On Billing Methods: Value Based and Project Based Pricing

Last week I wrote a bit about hourly billing and some reasons why I find it broken and unsustainable (there are many more). It was (quite rightly) pointed out to me by Jonas that I should offer some good alternatives too. So today I want to take a moment and do just that: Value Based Pricing and Project Based Pricing.

Let’s begin with Value Based Pricing. It’s idea is simple and builds on the idea that you should get paid for the value you create and not specifically for the time you spend on the project. Putting it simply, if you increase sales by $100,000, it might be reasonable to base your compensation on that figure.

The advantages should be obvious. Such a model will have you earn more money, while still in fact being just. There exist downsides too though. Most importantly, for smaller projects this is not as viable a method as the value really does not mirror a fair price. It does also put more pressure on you to deliver value increases to the client. This I wouldn’t however consider a necessary downside, but rather something you should be doing anyway.

With Project Based Pricing we are approaching a cross-section of hourly billing and value based pricing. Instead of billing by the hour, we create a project and sum it on its whole. What this allows you to do is better account for your expertise while not having it factor into an hourly price.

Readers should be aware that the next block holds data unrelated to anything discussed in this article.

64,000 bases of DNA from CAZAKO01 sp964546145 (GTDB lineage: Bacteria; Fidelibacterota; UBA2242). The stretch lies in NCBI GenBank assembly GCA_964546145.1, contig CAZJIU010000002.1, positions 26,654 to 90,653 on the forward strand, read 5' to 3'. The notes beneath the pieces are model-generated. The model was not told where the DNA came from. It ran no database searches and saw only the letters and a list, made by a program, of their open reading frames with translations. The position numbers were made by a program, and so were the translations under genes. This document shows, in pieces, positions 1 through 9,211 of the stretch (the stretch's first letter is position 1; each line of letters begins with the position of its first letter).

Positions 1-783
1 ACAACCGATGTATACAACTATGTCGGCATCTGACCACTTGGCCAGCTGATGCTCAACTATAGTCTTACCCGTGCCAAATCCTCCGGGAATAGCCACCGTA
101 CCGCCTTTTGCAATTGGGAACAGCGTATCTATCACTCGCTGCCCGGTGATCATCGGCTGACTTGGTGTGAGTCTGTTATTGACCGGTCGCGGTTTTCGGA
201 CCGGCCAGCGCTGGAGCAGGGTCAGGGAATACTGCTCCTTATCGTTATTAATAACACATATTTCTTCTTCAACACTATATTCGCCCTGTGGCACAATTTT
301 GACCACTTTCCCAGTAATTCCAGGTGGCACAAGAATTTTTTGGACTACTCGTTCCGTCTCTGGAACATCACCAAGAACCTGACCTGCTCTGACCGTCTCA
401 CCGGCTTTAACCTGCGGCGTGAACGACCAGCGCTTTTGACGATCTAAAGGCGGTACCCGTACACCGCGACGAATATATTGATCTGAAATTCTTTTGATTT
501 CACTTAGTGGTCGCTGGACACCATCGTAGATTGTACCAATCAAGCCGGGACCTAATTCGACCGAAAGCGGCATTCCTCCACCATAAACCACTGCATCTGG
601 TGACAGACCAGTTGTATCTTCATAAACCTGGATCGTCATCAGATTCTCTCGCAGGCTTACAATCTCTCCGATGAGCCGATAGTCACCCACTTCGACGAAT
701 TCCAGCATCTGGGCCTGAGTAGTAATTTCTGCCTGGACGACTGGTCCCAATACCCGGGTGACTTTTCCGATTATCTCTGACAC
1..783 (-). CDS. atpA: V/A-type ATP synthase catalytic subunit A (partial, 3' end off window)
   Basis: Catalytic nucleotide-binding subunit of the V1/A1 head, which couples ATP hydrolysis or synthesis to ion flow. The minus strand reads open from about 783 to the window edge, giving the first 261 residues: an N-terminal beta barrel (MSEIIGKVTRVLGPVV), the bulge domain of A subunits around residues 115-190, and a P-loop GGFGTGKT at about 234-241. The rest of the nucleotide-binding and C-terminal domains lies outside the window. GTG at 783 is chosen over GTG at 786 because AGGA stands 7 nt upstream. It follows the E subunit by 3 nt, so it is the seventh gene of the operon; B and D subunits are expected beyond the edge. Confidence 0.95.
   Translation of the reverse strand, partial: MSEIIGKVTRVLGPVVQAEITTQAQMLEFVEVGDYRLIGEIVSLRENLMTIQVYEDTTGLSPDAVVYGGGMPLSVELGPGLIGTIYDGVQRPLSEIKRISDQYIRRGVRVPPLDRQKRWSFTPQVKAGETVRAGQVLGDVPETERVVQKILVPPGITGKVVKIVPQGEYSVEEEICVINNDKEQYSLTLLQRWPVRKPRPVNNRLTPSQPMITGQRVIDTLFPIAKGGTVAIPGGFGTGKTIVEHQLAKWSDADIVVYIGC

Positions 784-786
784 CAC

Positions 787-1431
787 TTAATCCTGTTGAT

As mentioned last week, if I do something twice as fast as the next developer, but have an hourly rate at double the price, this hourly rate is going to seem less appealing (even though it really shouldn’t). With a project price, this becomes a little less transparent, at the benefit of a more just competition. You can also partly account for the overall value of the service you are providing in this way, which you cannot do in the same way in an hourly fee.

The downside of pricing full projects is of course that they may change in scope, or may be hard to precisely pinpoint. Over time and as you gain more experience, your estimates here should get much better. From my own experiences I know that some projects may come in slightly over and others slightly under in workload.

Since these fees still do base a market value of the services, I would however still suggest that these are just for both client and service provider. Both now have the same interest: Getting the project completed as quickly as possible.

I should say that we at Bernskiold Media use a combination of these. It does depend on the project at hand. While we quote project based fees for most website projects, sometimes it just isn’t feasible and we are forced to bill by the hour in some cases, even though it is fairly rare.

What are your experiences?